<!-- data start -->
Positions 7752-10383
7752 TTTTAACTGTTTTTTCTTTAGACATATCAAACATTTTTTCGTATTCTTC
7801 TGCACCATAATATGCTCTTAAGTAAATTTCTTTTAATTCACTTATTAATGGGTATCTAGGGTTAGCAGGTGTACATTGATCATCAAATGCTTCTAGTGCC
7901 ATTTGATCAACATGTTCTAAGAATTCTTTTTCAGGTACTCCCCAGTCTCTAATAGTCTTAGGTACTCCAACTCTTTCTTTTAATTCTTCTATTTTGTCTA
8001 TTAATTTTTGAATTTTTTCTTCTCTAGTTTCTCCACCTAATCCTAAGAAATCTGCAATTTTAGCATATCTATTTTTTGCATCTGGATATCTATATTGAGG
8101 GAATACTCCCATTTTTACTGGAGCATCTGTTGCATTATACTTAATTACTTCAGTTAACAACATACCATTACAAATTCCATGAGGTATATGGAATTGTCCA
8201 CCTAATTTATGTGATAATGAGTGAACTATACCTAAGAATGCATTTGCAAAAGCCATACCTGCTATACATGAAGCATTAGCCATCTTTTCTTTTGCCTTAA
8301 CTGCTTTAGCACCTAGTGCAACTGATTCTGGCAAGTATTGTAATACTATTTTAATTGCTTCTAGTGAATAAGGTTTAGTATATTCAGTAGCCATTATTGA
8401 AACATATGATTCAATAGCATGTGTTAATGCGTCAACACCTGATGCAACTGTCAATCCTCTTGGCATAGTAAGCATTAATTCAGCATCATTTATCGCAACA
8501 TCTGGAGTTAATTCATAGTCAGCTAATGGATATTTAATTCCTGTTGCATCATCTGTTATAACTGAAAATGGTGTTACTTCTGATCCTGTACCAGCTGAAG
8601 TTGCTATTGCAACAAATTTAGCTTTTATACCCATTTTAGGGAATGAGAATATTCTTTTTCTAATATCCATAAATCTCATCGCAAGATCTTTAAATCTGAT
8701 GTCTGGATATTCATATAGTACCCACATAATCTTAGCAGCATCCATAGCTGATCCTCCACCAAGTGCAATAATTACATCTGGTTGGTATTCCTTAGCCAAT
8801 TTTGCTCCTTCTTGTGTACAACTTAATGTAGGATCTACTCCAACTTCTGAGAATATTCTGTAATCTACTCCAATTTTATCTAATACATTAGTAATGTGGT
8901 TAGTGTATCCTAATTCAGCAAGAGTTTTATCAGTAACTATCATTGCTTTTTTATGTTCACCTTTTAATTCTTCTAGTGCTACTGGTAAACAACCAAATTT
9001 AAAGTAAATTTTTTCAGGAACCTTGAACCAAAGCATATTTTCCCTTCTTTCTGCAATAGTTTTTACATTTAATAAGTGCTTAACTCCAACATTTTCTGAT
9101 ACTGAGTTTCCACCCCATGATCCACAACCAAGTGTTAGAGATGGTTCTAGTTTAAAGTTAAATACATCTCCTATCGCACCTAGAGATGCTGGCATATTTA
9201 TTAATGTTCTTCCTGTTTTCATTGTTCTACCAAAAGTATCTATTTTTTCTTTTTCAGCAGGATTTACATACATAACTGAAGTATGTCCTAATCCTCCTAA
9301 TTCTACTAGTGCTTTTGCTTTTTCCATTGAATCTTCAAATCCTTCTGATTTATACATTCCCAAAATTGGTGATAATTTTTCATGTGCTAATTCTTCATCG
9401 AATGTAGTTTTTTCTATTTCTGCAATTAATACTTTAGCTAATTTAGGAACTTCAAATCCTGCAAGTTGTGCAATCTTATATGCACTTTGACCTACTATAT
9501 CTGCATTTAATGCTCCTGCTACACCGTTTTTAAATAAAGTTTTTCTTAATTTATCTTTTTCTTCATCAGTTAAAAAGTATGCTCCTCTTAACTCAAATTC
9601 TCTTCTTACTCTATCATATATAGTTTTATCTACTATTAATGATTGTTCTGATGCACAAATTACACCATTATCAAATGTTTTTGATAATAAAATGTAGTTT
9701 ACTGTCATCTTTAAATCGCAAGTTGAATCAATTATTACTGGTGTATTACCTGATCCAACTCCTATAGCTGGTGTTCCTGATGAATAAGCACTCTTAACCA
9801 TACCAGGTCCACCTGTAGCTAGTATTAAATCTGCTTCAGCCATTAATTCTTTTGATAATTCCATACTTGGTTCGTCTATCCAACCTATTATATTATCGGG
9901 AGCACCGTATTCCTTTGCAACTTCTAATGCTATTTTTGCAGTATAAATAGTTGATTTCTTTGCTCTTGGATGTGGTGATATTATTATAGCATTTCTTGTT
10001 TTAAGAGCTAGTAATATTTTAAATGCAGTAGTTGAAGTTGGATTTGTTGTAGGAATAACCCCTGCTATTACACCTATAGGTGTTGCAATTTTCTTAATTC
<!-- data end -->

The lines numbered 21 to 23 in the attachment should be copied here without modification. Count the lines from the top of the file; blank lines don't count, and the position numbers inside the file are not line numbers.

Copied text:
9601 TCTTCTTACTCTATCATATATAGTTTTATCTACTATTAATGATTGTTCTGATGCACAAATTACACCATTATCAAATGTTTTTGATAATAAAATGTAGTTT
9701 ACTGTCATCTTTAAATCGCAAGTTGAATCAATTATTACTGGTGTATTACCTGATCCAACTCCTATAGCTGGTGTTCCTGATGAATAAGCACTCTTAACCA
9801 TACCAGGTCCACCTGTAGCTAGTATTAAATCTGCTTCAGCCATTAATTCTTTTGATAATTCCATACTTGGTTCGTCTATCCAACCTATTATATTATCGGG